2007 Web writes:

– RSS will go mainstream in a big way next year
– Widgets exploded in 2006 but will continue rising in 2007
– Web Office continues to ramp up
– The consumerization of the enterprise trend will start to infiltrate corporate IT
– Rich Internet Apps will be a major force in 2007

TECH TALK: Best of Tech Talk 2006: The Blog, and Abhishek

My life is quite well compartmentalised. There is Netcore and the other companies that I am involved in as part of the Emergic ecosystem. Then, there is my blog where I have ensured daily updates since I started in May 2002. I wrote a Tech Talk series on the fourth anniversary of the blog. I started by writing how it began

Writing is something I have always liked and done. When I was young (college days), I kept a daily diary. Every night, I would write a couple of hundred words on what happened during the day. It helped me reflect and get a bit of perspective as I was growing up. That habit continued somewhat infrequently during my IIT and US days. Now, I write out a diary page once a week or two in my notebook. I find that writing about the world as I see it helps me think better. There are times when I am very happy or very sad the writing helps me balance my emotions.

When I came across the blog format in early 2002, I immediately liked it. The free flow of thoughts on ones own site appealed to me. But it took me a few months to make the decision to start my own blog I wanted to make sure that I could have something new daily. In that sense, it was more news-paperish because I wanted the blog to become a daily utility in the lives of my readers.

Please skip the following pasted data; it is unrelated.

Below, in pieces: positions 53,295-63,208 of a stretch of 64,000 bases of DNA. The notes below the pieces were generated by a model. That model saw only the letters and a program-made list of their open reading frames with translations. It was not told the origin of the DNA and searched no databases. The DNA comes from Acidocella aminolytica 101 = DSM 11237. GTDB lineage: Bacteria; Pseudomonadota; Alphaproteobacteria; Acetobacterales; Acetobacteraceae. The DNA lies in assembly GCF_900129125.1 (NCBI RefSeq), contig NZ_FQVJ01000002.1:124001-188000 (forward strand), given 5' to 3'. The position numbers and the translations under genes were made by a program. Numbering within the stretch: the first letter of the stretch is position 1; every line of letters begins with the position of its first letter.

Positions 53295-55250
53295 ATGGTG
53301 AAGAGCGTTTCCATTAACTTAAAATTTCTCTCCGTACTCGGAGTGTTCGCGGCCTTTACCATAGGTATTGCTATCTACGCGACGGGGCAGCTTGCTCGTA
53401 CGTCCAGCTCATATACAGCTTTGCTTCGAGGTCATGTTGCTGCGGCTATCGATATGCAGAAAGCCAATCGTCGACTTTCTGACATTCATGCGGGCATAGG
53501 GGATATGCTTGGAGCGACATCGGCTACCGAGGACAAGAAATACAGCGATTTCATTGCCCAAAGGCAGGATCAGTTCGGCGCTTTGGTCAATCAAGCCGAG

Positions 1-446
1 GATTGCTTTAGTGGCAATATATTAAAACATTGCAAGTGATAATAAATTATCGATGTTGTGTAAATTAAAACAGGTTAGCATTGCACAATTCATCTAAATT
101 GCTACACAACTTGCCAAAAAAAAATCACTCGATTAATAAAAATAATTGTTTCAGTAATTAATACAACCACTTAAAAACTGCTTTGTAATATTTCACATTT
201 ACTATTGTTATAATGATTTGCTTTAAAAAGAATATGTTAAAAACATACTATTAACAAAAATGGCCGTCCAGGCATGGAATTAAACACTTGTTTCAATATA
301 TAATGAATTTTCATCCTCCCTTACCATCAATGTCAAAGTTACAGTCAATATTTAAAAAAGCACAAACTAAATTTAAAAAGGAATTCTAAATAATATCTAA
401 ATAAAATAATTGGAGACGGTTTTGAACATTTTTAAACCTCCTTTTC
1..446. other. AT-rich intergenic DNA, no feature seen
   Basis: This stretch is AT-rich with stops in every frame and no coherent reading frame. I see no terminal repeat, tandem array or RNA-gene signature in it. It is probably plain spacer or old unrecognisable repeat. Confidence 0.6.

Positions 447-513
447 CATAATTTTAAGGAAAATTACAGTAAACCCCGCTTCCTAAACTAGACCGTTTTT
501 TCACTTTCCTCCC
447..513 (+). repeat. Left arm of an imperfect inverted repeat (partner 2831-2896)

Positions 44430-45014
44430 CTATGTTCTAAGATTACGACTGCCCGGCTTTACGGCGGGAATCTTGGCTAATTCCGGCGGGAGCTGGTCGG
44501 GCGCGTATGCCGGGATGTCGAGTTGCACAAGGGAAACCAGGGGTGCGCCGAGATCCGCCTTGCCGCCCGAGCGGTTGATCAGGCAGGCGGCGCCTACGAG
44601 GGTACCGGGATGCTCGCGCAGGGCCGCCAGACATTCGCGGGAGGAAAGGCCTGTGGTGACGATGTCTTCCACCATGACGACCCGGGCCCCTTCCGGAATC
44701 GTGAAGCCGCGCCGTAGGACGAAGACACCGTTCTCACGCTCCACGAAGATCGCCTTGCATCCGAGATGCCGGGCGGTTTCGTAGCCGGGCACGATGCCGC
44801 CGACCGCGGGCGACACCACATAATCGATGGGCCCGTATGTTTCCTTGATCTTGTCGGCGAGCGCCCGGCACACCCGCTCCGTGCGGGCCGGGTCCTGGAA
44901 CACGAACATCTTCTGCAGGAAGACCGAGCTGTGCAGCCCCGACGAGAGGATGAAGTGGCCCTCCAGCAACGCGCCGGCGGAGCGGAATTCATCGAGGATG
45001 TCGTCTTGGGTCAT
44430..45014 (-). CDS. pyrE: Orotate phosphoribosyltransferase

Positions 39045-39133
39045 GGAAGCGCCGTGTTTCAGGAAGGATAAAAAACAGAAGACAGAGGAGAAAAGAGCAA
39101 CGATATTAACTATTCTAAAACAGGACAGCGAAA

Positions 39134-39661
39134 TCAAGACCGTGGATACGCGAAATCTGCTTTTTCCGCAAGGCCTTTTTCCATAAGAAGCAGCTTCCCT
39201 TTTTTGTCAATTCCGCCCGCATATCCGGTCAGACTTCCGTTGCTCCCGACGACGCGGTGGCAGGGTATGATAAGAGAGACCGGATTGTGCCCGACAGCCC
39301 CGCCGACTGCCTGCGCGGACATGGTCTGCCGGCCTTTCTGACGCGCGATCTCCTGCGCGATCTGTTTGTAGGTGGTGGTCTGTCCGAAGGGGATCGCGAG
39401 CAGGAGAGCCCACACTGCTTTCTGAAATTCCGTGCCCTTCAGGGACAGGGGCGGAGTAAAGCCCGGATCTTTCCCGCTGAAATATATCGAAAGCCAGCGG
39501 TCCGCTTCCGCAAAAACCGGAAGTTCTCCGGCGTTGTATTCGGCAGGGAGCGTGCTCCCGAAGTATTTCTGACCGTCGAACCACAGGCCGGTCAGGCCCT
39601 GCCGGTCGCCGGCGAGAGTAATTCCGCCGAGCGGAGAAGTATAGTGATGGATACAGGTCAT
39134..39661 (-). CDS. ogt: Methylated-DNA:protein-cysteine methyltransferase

…and then commented: Over the past year, the time available to me has reduced because of Abhisheks arrival into my life. I have had to give up a few things. But my commitment to blogging has remained unchanged.

Of all the Tech Talks I have written this year, the one that is closest to my heart is the letter I wrote to Abhishek when he turned one in April. An excerpt: Sometimes, I wonder what you understand and know. Or how you learn. Or what you are thinking. If only I could get a little peek into your little mind. But then thats the charm, I guess. Every so often, youll surprise me with what you can do. I look forward to coming home every evening and seeing a little different, a little unpredictable kid. And, you never let me down!…It is probably an understatement to say that youve changed my life. When you are away (or I am travelling), I miss you a lot. The mobile has become a photo album. I have seen your photos since birth innumerable times. And I cannot get enough of you. You came to us with great difficulty and after a long time. That is why perhaps I now treasure the moments with you so much more. I ended thus: There are times when I think you are as old as the New India that we are seeing! Your spirit and exuberance reminds me so much of our country. As you both grow up, I hope that same positive energy stays and infects the world around.